In the Bamenda II municipality, Localization of WPS workshop participants highlighted the pre-established cultural and religious barriers that have consistently barred women from meaningfully contributing to decision-making and peacebuilding efforts and holding any leadership positions in their communities. Women’s economic emancipation was another common topic of concern among the discussants. According to them, many women are forced to stay in abusive marriages and relationships to ensure their survival and well-being. If they were to leave these relationships, restricted access to supportive resources could hinder their economic sustainability and autonomy. One woman participant noted, “there is a need to increasingly appreciate that the conflict affects women differently than men. This analysis is important to end the misconception that conflicts impact women and men the same way.”

Participants in Bamenda II consciously applied an intersectional lens to identify local challenges and devise gender-responsive strategies. Further capacity-building for women’s civil society leaders and psycho-social counseling for survivors of gender-based violence were among the main recommendations. The first Deputy Mayor, Tsi Louis Angwafo, and the North West Regional Delegate of the Ministry of the Promotion of Women and the Family (MINPROFF), Wirba Asan, committed to raising issues related to gender inequality within their respective government institutions and champion the application of the WPS resolutions in the Northwestern region of Cameroon.  

In Bali Nyonga,  the Mayor, Ernest Wandum Bunga, and MINPROFF Divisional Delegate, George Fuambo, highlighted women’s crucial role in building and shaping society, as well as their indispensability in peacebuilding processes. 

The participants in Bali Nyonga discussed the significant challenges they face amidst the conflict, namely weak governance and justice systems, high cost of living, land disputes and xenophobia. Moreover, participants noted that conflict often exacerbates the effects for women, finding themselves at the heart of several forms of violence. During the workshop session on “Peace and Security,” one of the women participants noted that peace means “being able to sleep in peace without thinking that something terrible will happen to me, which I haven’t felt in a long time.”

Participants emphasized that previously attempted solutions were largely ineffective due to their lack of gender-sensitivity and considerations of the WPS resolutions. In turn, participants developed a roadmap urging municipal, religious and traditional leaders to consistently include women in peace processes and mobilize efforts towards shifting cultural norms that limit women’s agency.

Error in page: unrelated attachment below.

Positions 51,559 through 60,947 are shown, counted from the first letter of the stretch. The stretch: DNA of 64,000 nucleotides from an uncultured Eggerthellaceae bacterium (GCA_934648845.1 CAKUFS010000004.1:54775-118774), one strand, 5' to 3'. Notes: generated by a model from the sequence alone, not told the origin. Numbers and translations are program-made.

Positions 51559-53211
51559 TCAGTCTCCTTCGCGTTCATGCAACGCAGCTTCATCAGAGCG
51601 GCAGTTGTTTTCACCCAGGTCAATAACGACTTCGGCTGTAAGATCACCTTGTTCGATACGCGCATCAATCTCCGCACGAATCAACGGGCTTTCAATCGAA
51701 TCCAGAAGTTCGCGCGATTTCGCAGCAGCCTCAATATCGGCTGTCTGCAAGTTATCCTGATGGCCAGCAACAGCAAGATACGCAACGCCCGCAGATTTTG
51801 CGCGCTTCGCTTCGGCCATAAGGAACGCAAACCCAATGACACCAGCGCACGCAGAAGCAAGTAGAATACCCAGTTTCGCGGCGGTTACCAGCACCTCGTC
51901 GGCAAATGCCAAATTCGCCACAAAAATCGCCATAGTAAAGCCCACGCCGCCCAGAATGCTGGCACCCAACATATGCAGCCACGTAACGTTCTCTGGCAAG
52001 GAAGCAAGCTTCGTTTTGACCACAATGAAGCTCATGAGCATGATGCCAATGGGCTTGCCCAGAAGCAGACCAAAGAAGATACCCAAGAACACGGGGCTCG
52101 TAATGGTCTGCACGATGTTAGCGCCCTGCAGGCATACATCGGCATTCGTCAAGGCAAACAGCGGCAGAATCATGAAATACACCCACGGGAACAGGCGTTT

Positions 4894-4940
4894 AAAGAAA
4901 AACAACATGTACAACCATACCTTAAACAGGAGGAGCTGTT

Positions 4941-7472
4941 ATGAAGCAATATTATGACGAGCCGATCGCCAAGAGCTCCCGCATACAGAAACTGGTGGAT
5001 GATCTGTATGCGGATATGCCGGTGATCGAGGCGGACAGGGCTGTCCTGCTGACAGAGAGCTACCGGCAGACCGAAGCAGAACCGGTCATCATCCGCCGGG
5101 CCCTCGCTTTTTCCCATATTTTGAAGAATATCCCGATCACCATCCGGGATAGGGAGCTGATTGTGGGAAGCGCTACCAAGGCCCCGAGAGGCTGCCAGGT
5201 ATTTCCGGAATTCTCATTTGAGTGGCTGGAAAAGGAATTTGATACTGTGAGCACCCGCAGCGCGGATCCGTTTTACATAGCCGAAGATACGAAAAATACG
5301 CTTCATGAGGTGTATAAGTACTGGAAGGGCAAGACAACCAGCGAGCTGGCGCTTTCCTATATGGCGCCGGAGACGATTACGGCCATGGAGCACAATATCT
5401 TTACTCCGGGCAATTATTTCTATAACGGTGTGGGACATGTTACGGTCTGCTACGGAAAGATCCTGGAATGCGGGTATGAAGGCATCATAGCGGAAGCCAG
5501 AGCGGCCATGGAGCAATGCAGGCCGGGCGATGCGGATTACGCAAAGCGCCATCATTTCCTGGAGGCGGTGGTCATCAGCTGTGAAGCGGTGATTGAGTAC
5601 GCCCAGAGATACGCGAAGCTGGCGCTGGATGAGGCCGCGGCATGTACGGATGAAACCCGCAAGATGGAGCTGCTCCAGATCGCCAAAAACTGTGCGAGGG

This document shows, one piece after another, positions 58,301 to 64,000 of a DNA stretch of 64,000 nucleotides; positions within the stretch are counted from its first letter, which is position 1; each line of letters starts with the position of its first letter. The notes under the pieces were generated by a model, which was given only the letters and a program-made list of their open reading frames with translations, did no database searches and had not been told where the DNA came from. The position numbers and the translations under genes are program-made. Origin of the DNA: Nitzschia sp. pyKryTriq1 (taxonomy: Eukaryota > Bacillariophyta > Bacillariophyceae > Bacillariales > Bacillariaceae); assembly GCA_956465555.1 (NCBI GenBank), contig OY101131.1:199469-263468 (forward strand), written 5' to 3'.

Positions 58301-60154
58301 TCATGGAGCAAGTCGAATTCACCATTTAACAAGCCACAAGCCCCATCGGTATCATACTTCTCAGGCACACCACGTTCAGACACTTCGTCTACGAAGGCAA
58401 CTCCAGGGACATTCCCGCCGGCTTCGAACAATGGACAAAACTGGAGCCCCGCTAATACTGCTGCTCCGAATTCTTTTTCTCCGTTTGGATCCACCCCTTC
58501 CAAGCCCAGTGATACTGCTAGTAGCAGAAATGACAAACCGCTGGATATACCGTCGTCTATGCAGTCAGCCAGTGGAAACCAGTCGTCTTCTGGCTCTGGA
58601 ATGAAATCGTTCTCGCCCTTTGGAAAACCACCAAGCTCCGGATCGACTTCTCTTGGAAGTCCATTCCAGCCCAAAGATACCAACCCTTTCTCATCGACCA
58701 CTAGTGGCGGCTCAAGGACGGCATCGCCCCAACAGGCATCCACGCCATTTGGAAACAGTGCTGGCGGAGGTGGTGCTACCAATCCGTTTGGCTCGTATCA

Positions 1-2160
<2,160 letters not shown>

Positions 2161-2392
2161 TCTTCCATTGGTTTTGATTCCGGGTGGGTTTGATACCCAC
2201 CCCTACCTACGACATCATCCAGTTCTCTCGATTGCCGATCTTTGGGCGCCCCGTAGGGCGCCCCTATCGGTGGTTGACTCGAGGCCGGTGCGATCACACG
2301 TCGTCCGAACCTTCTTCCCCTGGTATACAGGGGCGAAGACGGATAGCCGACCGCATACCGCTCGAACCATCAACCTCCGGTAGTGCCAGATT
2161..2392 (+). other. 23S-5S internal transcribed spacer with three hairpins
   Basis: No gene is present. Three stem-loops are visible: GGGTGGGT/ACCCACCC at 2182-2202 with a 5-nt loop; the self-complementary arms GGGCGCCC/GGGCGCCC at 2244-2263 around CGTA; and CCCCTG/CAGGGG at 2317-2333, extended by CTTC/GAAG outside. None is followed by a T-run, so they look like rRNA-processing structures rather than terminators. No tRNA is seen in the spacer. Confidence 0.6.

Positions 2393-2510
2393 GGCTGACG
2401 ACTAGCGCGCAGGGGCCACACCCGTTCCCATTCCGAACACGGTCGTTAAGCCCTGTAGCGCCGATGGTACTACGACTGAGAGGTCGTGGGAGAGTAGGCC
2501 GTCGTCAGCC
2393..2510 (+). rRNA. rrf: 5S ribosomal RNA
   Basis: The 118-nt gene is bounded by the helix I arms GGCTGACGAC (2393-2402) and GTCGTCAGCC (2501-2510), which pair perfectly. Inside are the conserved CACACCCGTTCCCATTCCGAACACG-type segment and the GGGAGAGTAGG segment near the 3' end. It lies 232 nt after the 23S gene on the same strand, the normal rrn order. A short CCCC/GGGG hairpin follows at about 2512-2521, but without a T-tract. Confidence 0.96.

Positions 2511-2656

GNWP and COMAGEND are grateful to the U.S. Department of State Secretary’s Office of Global Women’s Issues (S/GWI) and the U.S. Embassy in Yaoundé for their support in expanding the Localization of WPS strategy to the Bali Nyonga and Bamenda II communities. 

Karen Bedoume

Karen Bedoume

Peacebuilding Program Intern for Africa, holds an LLB in Law and International Relations from Middlesex University. Her key areas of interest are International Law, Gender Youth, Peacebuilding and Conflict Prevention and Sustainable development.

Katrina Leclerc

Katrina Leclerc

Program Director, Ph.D. candidate in conflict studies at Saint-Paul University. Her academic research focuses on the synergies between the WPS and YPS agendas, and local peacebuilding approaches.

“Our conflicts are not frozen!” – civil society, national and local authorities from Armenia, Azerbaijan, Georgia, Moldova and Ukraine discuss conflict prevention and Localization of UNSCR 1325

“Our conflicts are not frozen!” – civil society, national and local authorities from Armenia, Azerbaijan, Georgia, Moldova and Ukraine discuss conflict prevention and Localization of UNSCR 1325

April 8, 2019 by Agnieszka Fal-Dutra Santos
Conflicts in Eastern Europe and South Caucasus are often described as “frozen.” However, many of the conflicts in the region have been characterized by low-intensity violence that span more than a decade. Despite the ongoing peace negotiations or settlement efforts, the violence and insecurity continue to affect local populations every day.